Also, computer games come on a disc, so they would be very light and inexpensive to ship.

She LOVED that idea and said that it would be snap to find out from their mothers the right system and type of game. She also seemed to know where she could find these games (I would have suggested the two places that I knew, WalMart and Fry’s Electronics, but she seemed okay on that score). I had given her THE acceptable and useful answer for the teenage boys.

As to the adult men, I said that EVERYBODY likes music, and CDs, of course, are as light and inexpensive to ship as the video games would be. Now, she might not know what taste these men have in music, or what music they may already have and what they may want, but I had a solution for that, too. I told her to go home and get on her computer and do a search for “Concord Records” (actually, when I checked it out at home afterwards, the right spot is “Concord Music Group”, but Google would send her to the right place). Concord Records would be a supplier of rare, collector, or unique artist retrospective CDS or CD sets that those in France (and in the US, as well) might not be in a position to be familiar with. I know all about Concord Records, as Hal Gaba the OWNER of that company, was on the Board of our school’s Trustees and was someone whom I personally knew (unfortunately, he died a few years ago of cancer). He, and television producer Norman Lear (his partner in that venture) bought up some languishing record companies that happened to own an incredible treasure house of classic jazz studio tapes, material that HAD NEVER EVER BEEN MADE AVAILABLE TO THE PUBLIC, by artists such as Ella Fitzgerald, Theloneous Monk, John Coltrane, and dozens of others. This is stuff you really can’t get elsewhere.

I said that, stereotypically, the French have very serious artistic tastes and the French have always welcomed jazz; in fact, in the early portions of the 20th century, black jazz artists from America found a powerful welcome in France, where they did not suffer discrimination, so even if these men didn’t specifically like jazz, they would still appreciate having one of these CDs, which maybe even would open up for them an appreciation of this high quality level of jazz.

Okay, so this woman now was really excited, first the video games, and now this, yes, yes, these were the answers, and she was going home right away and search for and then log on to Concord Records. I had solved her male-gift-giving-problem! Wow, I was so happy to help!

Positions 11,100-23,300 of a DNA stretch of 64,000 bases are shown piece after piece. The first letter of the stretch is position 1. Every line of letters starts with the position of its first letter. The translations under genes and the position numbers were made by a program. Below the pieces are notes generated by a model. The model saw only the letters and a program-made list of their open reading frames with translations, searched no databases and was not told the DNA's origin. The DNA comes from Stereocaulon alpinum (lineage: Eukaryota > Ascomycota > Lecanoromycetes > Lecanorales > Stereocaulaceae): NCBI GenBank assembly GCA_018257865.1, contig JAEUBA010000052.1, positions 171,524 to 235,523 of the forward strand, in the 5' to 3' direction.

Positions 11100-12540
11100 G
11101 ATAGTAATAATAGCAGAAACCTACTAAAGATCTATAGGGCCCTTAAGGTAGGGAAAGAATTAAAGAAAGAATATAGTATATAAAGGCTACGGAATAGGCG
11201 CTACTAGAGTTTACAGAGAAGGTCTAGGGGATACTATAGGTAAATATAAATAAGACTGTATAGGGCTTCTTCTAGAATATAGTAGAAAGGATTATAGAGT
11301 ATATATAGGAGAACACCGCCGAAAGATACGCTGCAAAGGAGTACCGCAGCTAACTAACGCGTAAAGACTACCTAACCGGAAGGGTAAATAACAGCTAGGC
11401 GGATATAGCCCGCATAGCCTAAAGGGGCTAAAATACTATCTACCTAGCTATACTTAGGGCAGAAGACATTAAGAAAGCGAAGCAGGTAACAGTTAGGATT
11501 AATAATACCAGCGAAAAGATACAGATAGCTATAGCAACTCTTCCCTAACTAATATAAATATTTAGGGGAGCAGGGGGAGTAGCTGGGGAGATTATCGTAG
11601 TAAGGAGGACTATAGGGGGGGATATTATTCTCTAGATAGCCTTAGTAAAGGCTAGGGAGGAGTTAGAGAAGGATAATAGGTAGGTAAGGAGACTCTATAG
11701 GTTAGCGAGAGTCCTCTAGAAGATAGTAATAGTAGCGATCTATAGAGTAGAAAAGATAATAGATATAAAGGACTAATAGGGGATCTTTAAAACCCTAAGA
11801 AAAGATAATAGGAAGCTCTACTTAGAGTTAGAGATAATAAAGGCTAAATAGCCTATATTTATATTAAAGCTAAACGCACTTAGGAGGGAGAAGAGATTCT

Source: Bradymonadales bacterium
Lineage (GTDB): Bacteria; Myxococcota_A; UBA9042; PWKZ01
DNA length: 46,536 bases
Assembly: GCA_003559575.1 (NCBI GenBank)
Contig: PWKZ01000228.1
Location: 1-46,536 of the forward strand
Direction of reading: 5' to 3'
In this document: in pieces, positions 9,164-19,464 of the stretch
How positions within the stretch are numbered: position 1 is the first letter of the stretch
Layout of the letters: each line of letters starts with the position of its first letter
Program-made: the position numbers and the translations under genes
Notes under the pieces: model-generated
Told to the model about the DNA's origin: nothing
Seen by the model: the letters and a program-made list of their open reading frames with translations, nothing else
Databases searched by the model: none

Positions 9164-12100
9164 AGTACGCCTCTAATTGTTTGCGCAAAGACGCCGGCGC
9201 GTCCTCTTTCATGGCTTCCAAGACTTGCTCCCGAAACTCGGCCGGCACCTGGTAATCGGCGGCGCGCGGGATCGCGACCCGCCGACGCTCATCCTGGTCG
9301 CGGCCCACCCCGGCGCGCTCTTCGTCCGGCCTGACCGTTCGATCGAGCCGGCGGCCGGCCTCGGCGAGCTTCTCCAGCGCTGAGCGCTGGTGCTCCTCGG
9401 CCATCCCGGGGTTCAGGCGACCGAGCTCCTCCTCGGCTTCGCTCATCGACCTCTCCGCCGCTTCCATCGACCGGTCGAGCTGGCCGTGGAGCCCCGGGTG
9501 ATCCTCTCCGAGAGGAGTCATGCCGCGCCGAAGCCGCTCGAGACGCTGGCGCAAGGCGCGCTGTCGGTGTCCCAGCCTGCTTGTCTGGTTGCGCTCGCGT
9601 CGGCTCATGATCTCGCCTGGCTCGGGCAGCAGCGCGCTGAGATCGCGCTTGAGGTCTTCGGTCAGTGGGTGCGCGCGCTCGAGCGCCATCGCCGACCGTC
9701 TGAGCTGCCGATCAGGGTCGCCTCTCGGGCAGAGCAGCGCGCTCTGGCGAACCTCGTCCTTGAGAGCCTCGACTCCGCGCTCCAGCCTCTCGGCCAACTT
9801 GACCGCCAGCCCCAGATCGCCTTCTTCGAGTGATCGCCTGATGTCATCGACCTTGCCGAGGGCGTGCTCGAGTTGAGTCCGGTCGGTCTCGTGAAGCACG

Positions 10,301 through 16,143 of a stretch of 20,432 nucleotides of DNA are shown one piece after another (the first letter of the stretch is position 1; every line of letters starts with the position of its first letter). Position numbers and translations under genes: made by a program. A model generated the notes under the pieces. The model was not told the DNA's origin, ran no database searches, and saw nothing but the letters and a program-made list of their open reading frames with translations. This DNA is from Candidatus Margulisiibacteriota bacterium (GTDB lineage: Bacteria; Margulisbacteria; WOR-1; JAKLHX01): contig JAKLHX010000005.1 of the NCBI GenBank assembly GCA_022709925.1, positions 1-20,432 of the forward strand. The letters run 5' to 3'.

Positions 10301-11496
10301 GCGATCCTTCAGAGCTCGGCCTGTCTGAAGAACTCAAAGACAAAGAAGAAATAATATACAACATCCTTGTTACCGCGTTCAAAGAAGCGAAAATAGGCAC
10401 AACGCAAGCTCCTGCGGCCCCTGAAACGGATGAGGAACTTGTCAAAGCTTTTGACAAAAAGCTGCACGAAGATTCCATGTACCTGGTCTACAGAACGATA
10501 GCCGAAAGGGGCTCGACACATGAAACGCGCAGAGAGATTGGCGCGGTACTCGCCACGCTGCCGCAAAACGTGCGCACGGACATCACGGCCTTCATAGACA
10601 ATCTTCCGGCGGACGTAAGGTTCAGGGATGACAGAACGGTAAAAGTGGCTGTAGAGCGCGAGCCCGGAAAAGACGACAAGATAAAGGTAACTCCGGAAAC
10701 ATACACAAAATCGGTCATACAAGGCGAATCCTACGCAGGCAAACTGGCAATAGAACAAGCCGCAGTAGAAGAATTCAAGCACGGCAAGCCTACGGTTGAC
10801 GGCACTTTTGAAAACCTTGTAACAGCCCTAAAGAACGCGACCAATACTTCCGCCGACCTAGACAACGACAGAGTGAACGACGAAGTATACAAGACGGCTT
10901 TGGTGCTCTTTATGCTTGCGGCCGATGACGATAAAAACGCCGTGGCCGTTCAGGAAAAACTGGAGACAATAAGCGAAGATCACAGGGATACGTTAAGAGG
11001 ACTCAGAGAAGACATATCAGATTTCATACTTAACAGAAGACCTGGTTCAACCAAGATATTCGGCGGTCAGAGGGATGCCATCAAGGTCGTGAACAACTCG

Now, here’s something else that happened that same Thursday evening. I had left work to take to the post office some very important mailings that had to be postmarked that day (December 15 was the deadline). Instead of taking my normal route home, I took a road that went down the hill to a spot that would take me quite close to the post office that I was going to use. It was already quite a dark evening anyway, but it had been a cold, rainy day, which deepened the sense of darkness.

Just as I came to a curve in the road, I saw a bright, “glow in the dark” hand-lettered sign that said “Write Your Teacher’s Name, Unique Christmas Gifts Here!” and a young boy and his mother sitting in front of their house at a table covered with what looked like a collection of small potted plants. Now, you remember the bumper sticker that people used to have, “I Brake For Small Animals”? I think maybe there was another one that said, “I Brake For Garage Sales”. I ought to have one made for me that says, “I Brake For Lemonade Stands”, and by that I mean, generically, anything that a child or a group of children have enterprisingly got together to sell, I will pull over for and buy from them. First of all, it is such a pleasure to deal with excited children, but also, I like to support what they are doing, which I think is a valuable help for their future. I want them to know that what they are offering will have an appeal to people, even though probably a discouraging quantity of cars will simply drive on by. So, in the past, I have bought lemonade dozens of times, large pink grapefruits that kids had grown in their yard, cleverly-carved miniature pumpkins that kids were selling prior to Hallowe’en one year, and more high school car washes than I can count.

Well, I WAS on my way to buy gifts at Pier 1 (described above) after going to the post office, so this one was in all ways a no-brainer. I had to find a place to turn around, and then wound my way back to the house, and since it was a busy road with a curve, the only reasonable place to park was in their driveway, which I did. I said it was quite a dark evening, but when that boy and his mother saw me enter their driveway, it was as if a spotlight had turned on. They were so HAPPY…and remember, they HAD been sitting out in the RAIN to do this (but at the moment, the rain had blessedly stopped).